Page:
Well, if you have an LJ subscription, you can view the article here:
http://interactive.linuxjournal.com/Magazines/LJ80/4360.html

Otherwise, here ya go >>>>>>>>>.
Dec. 2000 Linux Journal

"A Linux-Based Automatic Backup System"
A step-by-step procedure for establishing a backup system that will
save time and money.

by Michael O'Brien
--------------------------------------------------------
Frequently people take computers for granted. This behavior becomes
very dangerous when people rely on a computer to store and manipulate
important data but fail to back up those data. If you are reading
this, then you are probably aware of the need for reliable backups.
However, you may work with people who are not, and your job may be
seriously affected by a loss of their data.

I work in a scientific research group. Our laboratories are modern,
and almost all of our data acquisition is performed by computers
running Windows 95. In essence, our whole business is to acquire
information that is stored on computers. Data loss can end up costing
thousands of dollars, especially when one considers the salaries of
all the people who helped produce that data.

To protect our group from data loss, I proposed an automatic,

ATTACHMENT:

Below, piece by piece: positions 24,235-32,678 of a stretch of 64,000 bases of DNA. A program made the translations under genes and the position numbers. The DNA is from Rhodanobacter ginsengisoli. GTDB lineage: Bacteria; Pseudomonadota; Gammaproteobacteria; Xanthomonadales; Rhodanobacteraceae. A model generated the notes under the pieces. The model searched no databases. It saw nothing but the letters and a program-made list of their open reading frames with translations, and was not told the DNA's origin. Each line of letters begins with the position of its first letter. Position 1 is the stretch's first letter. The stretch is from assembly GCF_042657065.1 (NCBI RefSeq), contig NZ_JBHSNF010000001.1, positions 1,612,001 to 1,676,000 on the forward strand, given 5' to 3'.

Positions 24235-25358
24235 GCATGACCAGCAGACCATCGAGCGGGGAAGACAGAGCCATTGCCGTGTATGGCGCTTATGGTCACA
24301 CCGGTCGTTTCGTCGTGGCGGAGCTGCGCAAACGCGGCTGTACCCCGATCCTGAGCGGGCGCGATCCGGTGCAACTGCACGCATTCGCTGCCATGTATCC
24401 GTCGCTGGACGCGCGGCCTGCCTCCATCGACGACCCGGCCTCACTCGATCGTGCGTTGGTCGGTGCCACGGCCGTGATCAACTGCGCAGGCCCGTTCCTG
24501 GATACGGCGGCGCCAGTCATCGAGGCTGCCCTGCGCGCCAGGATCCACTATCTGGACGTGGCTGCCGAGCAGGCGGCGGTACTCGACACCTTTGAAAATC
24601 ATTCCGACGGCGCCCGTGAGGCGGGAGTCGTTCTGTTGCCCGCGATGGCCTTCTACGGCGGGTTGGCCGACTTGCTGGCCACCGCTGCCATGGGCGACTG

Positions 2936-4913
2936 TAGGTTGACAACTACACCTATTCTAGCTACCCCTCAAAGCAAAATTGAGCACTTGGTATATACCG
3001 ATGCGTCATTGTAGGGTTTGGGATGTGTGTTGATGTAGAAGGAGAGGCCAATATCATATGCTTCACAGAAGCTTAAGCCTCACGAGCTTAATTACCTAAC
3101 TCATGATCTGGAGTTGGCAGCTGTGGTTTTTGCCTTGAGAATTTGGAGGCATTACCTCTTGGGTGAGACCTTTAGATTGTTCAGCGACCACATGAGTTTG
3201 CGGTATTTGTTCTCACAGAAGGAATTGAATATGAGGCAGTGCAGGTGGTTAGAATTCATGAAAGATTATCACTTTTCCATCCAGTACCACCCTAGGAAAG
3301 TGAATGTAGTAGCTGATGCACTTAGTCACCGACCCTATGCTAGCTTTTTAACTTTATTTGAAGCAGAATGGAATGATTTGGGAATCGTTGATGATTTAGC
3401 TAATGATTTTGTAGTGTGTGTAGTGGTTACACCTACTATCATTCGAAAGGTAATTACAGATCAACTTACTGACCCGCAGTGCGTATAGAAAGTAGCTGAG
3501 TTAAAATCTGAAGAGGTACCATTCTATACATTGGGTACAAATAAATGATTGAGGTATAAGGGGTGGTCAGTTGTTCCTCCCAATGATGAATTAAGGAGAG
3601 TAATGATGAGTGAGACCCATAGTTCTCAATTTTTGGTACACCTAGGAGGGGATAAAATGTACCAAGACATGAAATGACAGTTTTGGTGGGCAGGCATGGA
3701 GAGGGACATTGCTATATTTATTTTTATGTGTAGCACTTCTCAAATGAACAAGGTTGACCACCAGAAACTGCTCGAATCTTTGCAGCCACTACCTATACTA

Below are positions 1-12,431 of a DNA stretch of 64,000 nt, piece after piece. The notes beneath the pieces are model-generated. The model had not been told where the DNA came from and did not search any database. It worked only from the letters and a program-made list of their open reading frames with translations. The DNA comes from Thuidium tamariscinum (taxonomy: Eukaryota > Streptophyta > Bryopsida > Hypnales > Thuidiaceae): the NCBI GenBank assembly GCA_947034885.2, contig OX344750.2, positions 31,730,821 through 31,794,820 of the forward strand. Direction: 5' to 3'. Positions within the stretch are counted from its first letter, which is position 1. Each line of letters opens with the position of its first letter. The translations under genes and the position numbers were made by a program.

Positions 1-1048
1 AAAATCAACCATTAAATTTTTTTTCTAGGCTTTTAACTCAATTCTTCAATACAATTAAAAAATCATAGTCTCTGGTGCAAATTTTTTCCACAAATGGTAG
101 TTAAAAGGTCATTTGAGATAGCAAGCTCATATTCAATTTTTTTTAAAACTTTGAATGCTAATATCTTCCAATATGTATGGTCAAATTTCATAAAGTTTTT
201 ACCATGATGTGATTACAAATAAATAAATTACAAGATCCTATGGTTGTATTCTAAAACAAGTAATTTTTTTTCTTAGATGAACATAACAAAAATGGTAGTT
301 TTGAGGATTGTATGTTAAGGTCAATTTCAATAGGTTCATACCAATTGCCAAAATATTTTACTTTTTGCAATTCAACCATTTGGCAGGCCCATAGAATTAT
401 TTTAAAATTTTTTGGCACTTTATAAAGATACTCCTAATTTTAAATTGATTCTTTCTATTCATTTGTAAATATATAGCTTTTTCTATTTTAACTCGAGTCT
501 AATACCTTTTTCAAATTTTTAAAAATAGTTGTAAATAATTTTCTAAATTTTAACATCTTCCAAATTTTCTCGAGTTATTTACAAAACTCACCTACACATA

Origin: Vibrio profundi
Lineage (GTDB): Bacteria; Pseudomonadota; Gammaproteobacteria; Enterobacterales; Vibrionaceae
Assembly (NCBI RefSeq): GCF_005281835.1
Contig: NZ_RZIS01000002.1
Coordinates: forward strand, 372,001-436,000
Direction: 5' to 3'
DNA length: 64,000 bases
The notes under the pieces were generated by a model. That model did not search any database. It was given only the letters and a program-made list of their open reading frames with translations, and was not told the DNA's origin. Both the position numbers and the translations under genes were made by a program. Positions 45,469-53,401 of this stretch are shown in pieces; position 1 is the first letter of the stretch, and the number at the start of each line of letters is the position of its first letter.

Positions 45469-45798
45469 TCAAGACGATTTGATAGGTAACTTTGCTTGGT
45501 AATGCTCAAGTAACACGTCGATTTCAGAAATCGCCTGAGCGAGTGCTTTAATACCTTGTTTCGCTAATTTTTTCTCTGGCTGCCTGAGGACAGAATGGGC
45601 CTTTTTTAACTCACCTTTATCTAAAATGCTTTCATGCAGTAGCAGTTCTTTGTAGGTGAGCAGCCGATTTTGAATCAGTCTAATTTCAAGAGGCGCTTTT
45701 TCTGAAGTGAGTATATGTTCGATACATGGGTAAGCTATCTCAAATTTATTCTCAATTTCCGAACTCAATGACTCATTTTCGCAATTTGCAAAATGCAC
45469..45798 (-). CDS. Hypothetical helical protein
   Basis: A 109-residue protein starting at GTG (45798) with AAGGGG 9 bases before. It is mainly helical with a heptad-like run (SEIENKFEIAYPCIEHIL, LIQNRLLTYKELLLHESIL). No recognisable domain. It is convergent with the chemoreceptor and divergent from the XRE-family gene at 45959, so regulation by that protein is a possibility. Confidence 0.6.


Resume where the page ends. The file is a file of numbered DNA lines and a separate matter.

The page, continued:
network-based backup system for our irreplaceable data. The costs were
negligible (we had a 486/66 computer that was not in use and a 3GB
hard disk that cost us little more than one hundred dollars). I went
through several versions of this system over the past two years,
starting with a Windows 95-based system and ending up with a fast,
powerful Linux-based system. The current version is easy to implement,
inexpensive, powerful and reliable. Assuming you have a networked
Linux machine ready, you should be able to use this article to set up
your own automatic backup system in a short time.

Necessary Tools
All the tools that are needed for the automatic backup system are
included with most Linux distributions. The first is Samba, an
excellent open-source package that allows UNIX-type systems to
communicate with Windows-based systems over a TCP/IP network. The